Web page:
The problem is that we can never actually choose an example of a statement in some formal system and show, using that same system, that a statement is in the last class. Using a similar statement to Godel - though not providing any construction thereof, and assuming that a similar construction to Godel's would suffice - one might question that statement
This statement is unprovable or false.
It could not be proven false (as it is true if there is a proof that it is false), nor proven true (as it asserts no such proof exists), nor proven independent (as that would prove the statement as well), nor proven 2-fold independent (as such a proof would show it to be independent). This is paradoxical, but demonstrates that there must be some statements which cannot be demonstrated to be in any class - implying that there are 2-fold unprovable statements.
A more concrete, but perhaps less satisfying, proof that statements of the fourth class exist if we consider turing machines. Consider that, if a turing machine halts, we can prove that it halts - we just run it and, at the end, observe that it halted. The converse is that, if there is no proof of whether turing machine halts, then it must not halt - meaning that, similarly to before, if there is a proof that there is no proof that a turing machine halts, we can prove that the machine does not halt. Thus, one can never prove that "T halts" is unprovable*.
Now, if we assume that the theory we are talking about satisfies the constraints of Godel's theorem. The constraints can be expressed as "The axiomatic system can simulate Turing machines and Turing machines can enumerate the axioms". So, that means, for any machine $T$, we could create a machine which enumerates every theorem of a system and looks for a proof of "$T$ halts" or "$T$ doesn't halt" - and, if our system always proves "true" or "false" (since, "undecidable" was ruled out in the previous paragraph), it would be guaranteed to eventually find one. This would implies the halting problem is decidable. It is not. Ergo, some statements cannot be proven to be true, false, or undecidable.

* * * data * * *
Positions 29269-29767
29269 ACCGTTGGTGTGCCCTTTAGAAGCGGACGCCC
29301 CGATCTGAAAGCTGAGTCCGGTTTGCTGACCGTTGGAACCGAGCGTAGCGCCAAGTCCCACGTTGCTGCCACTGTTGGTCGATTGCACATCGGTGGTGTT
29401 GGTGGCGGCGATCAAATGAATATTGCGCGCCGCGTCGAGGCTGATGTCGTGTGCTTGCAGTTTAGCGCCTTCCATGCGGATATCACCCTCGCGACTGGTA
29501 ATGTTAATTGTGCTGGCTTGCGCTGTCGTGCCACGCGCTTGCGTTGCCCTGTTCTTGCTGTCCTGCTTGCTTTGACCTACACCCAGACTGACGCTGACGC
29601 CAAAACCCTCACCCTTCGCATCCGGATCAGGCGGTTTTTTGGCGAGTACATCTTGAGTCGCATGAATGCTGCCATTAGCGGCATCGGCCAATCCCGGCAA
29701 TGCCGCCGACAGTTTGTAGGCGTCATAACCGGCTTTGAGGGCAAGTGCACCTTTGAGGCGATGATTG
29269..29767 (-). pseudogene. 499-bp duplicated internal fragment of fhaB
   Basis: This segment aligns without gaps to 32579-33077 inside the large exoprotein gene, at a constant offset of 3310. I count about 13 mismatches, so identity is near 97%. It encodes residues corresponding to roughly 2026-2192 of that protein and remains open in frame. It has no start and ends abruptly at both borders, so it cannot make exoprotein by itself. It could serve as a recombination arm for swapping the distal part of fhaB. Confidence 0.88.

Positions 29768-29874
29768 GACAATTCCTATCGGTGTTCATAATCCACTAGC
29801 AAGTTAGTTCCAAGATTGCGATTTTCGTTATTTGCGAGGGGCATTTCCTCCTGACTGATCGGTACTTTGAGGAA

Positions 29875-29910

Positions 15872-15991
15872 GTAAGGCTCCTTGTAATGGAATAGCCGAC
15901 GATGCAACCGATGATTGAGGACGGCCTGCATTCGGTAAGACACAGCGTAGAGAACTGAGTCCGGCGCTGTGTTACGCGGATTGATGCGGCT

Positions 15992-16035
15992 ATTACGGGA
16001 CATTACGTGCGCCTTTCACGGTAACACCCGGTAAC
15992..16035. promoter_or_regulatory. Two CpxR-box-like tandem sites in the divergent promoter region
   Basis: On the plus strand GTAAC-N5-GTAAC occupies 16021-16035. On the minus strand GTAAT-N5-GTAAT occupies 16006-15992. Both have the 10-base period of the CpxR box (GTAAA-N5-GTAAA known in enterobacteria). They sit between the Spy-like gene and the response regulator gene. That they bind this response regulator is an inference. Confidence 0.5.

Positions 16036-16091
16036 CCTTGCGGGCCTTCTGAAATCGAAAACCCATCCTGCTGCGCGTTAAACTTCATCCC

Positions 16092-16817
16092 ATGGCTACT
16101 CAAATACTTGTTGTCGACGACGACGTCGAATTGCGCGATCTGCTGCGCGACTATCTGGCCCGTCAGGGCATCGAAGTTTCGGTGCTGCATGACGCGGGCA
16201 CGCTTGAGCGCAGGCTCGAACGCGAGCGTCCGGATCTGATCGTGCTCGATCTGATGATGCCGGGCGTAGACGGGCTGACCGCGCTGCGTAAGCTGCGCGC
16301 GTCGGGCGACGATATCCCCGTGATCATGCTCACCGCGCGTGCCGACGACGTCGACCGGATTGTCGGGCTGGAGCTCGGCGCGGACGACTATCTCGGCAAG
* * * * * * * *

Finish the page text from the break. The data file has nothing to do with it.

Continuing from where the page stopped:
These proofs work intuitively; there are formal systems that defy them (for instance, every statement in the theory of true arithmetic is either true or false - but it has infinitely many axioms). This is hard to avoid since "unprovability" is, of course, relative to a given formal system, and it is possible "P is unprovable is unprovable in system A" is a theorem of a different system B. However, any system that satisfies the conditions of Godel's proof will, in itself, have 2-fold unprovable statements, and these statements will also be 3-fold unprovable and so on.
* Other statements, like the Goldbach conjecture, would work similarly: If they are false, there would be a counterexample, and we could use this to disprove the conjecture. This does, paradoxically, mean that if no proof or disproof of it exists in a system which models it, then it is true. However, this does not mean that it must be possible to prove or disprove it - it could be unprovable. It's just that we could never prove that it is unprovable within that same system, because that's equivalent to showing no counterexamples. Indeed, if it is unprovable, then it is 2-fold unprovable, 3-fold unprovable and so on- absolutely nothing might be said of it.